This Instagram post by Roebuck Cafe in Petersburg, explaining that it would be serving only customers with QR codes showing they have been vaccinated against the coronavirus or recovered from covid-19, and urging people to telephone 122 and sign up for a jab, elicited the ire of user Izarets, for example, who said they wouldn’t be darkening the cafe’s door anymore, even if they did have a “peekaboo code.”
Opponents of QR codes stage flash mob on social networks, tagging the posts of companies #WeDon’tPatronizeThem. Etazhi in Petersburg has been targeted ||| Bumaga ||| October 27, 2021 ||| Translated by the Russian Reader
Opponents of the QR code system have launched a flash mob on social media, commenting on the posts of shopping malls, cafes and cultural clusters with the hashtags #WeDon’tPatronizeThem and #SegregationInAction.
The flash mobsters dub the QR codes “peekaboo codes” and “cuckoo codes,” criticizing businesses that have agreed to check whether their customers and patrons have them. The action has touched different cities in Russia, from Noyabrsk, located in the Yamalo-Nenets Autonomous District, to St. Petersburg.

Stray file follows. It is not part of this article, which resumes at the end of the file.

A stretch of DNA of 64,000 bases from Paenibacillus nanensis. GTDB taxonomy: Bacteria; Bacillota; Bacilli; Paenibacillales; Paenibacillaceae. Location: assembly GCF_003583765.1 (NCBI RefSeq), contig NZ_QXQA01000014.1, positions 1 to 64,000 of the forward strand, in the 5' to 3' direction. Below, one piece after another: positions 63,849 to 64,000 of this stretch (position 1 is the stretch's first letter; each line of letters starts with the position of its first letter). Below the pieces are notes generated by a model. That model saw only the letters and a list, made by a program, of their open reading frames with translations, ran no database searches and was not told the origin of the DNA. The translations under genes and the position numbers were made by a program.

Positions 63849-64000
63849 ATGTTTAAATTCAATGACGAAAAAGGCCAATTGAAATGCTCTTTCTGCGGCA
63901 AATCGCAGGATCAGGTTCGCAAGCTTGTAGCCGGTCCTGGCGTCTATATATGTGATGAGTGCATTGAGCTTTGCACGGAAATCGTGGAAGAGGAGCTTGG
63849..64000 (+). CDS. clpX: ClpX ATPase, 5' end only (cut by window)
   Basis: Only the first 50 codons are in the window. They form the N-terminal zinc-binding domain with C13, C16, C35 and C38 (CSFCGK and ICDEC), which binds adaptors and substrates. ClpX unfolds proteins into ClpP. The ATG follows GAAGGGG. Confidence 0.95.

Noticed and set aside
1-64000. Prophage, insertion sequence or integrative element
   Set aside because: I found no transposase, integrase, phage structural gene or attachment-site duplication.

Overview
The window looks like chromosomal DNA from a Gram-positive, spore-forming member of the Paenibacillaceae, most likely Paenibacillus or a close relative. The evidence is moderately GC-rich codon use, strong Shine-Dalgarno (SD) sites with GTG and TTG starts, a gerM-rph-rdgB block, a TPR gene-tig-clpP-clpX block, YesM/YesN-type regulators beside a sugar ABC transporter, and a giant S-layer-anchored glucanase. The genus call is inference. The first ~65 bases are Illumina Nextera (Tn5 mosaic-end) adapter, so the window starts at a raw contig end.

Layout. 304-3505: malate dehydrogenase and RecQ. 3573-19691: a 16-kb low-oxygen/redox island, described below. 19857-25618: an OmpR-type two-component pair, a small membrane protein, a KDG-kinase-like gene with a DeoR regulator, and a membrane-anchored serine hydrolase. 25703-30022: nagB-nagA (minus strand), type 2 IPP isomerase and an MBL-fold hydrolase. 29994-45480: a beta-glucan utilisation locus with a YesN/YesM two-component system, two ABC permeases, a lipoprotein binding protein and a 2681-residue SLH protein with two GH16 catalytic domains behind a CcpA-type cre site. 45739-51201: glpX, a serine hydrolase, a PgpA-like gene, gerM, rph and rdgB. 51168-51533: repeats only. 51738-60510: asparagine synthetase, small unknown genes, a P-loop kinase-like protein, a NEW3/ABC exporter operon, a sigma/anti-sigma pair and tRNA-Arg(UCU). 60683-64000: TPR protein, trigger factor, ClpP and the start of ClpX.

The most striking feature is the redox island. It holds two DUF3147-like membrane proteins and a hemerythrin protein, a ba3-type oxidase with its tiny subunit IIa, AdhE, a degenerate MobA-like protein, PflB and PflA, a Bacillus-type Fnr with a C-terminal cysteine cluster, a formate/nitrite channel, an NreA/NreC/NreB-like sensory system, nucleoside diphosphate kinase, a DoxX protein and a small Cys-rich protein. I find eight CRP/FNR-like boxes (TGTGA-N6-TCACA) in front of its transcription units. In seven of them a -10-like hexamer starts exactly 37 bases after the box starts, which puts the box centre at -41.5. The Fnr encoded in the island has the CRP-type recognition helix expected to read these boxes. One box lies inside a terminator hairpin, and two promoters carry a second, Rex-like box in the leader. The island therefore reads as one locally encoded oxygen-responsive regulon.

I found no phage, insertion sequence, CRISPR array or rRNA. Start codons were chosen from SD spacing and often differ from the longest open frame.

For example, the flash mobsters commented a post on Instagram by the Petersburg cultural center Etazhi, announcing that it would be open during the lockdown, but people would be admitted to its exhibitions and observation deck only by presenting a QR code. “It is a pity that you support segregating the population too. We won’t be patronizing you anymore,” wrote one female user. Similar messages appeared under posts by Roebuck Cafe, the Youth Theater on the Fontanka, and other establishments.
Bumaga has explained in detail how the QR code system in St. Petersburg will work.
Read more about it:
- Why do Russians not get vaccinated? How does the anti-vaxxer community operate? How do you argue with an opponent of vaccines? An anti-pseudoscience campaigner and a scholar who researches fakes answer these questions.